Epiphany Thoughts


“Once the soul awakens, the search begins and you can never go back.”

John O’Donohue


On the evening of the Feast of the Epiphany (January 6th) we met at Launde as usual for Evening Prayer. But on this night we did something different. We did a sort of “Examen,” not of our day, but of those turning points in our lives when we had encountered God in some special way and experienced our own epiphanies.

St Ignatius wrote that if we prayed any prayer in our day it should be the Examen, which is usually a time of reflection on the day or week we have just had. In the Examen we ask various questions of ourselves like, where was I present and awake to God today; what gave me life and energy; where did I connect with others? Then the reverse question is asked; where did I turn away from God today? What deadened me? Where did I harden my heart?

The power of the Examen is that you see, often for the first time, those moments that have really touched you in your day; those moments of encounter with another person – sometimes just in a smile or a kind word ; those moments of creativity; those moments when you felt more fully alive. You become more aware of creation in all its beauty. It is amazing that very often you have taken these things in on one level but not fully into your consciousness so there is surprise and joy as you see what you have received. Alongside this seeing you engage with the feelings that are stirred up, the most important of which is gratitude, which generally leads in turn to thankfulness to God, for life and for the richness that it offers. The reverse question of where you turned away from God is not supposed to lead to a sense of failure or guilt, but to sorrow, self-knowledge and ultimately repentance.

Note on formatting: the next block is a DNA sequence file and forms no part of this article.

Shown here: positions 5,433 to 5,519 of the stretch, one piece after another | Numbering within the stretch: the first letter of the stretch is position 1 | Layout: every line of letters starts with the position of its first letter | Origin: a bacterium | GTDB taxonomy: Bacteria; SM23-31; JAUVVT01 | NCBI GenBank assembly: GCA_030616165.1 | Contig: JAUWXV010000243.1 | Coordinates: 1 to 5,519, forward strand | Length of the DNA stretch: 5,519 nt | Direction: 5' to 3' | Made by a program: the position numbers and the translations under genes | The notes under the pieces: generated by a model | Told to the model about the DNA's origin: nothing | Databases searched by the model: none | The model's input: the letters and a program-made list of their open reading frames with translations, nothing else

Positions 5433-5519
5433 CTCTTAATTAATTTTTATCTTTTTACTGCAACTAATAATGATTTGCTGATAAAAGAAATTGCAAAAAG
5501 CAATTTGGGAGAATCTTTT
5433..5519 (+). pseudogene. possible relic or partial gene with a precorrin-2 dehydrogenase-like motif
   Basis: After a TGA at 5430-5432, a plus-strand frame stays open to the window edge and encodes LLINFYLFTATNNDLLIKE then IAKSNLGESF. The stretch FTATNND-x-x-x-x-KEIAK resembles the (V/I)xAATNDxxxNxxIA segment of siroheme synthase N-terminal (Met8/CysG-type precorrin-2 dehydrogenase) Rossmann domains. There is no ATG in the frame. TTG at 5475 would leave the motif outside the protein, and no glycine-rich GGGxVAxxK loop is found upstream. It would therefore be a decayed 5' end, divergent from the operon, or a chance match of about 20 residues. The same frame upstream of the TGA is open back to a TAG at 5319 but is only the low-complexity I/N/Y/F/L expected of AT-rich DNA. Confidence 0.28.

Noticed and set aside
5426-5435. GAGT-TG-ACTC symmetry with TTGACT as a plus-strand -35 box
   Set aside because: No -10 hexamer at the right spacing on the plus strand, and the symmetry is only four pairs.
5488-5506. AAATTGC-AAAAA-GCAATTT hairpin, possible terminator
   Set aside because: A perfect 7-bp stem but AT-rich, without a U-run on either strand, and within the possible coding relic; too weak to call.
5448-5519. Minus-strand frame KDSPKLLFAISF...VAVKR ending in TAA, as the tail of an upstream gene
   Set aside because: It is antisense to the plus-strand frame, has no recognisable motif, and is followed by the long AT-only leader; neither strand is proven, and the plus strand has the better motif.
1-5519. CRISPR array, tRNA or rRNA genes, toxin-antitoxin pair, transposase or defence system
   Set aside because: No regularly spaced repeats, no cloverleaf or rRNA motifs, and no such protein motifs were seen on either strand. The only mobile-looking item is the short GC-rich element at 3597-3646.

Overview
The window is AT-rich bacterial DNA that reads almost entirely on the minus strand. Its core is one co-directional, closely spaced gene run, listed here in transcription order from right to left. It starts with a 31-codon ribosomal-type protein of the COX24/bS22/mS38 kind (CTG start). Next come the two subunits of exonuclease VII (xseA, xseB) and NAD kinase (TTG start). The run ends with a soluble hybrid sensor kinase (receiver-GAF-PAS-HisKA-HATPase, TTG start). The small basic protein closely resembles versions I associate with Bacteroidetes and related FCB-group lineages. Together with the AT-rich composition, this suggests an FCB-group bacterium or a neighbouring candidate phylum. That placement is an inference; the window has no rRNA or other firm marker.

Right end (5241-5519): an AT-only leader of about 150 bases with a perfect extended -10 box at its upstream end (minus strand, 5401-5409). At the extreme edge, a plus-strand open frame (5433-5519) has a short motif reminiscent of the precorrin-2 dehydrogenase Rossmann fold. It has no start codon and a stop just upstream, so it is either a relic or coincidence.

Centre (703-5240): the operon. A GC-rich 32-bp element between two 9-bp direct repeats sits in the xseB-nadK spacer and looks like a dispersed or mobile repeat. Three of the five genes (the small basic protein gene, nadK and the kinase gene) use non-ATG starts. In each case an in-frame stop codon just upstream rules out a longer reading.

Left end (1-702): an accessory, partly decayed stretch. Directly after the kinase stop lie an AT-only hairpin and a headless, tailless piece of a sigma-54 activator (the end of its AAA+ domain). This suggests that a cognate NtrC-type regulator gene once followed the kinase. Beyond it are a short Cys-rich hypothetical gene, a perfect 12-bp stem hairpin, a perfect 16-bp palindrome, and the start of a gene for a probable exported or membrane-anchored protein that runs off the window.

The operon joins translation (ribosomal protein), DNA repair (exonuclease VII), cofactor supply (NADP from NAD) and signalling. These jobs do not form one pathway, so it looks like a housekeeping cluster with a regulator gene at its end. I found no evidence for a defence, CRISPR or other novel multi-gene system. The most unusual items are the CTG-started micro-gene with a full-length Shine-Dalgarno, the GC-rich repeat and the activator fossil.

This is the usual work of the Examen, but as I have already said, on the Feast of the Epiphany we looked especially at moments in our lives when God had been disclosed or shown to us in a very special way. To go back and to look again prayerfully at those moments can be a very powerful experience. We can be taken once again to the feelings engendered by those encounters. We can rediscovered our “first love.” More than anything else we can know the truth that prayer is a response to the God who always called us, is already calling us now, praying in us. The moment we turn and see; the moment of revelation, is when our soul awakens to the God who has always been there. Then as John O’Donohue puts it, paradoxically the search begins for what we have already found, and we can never go back to the person we were before. We want more epiphanies.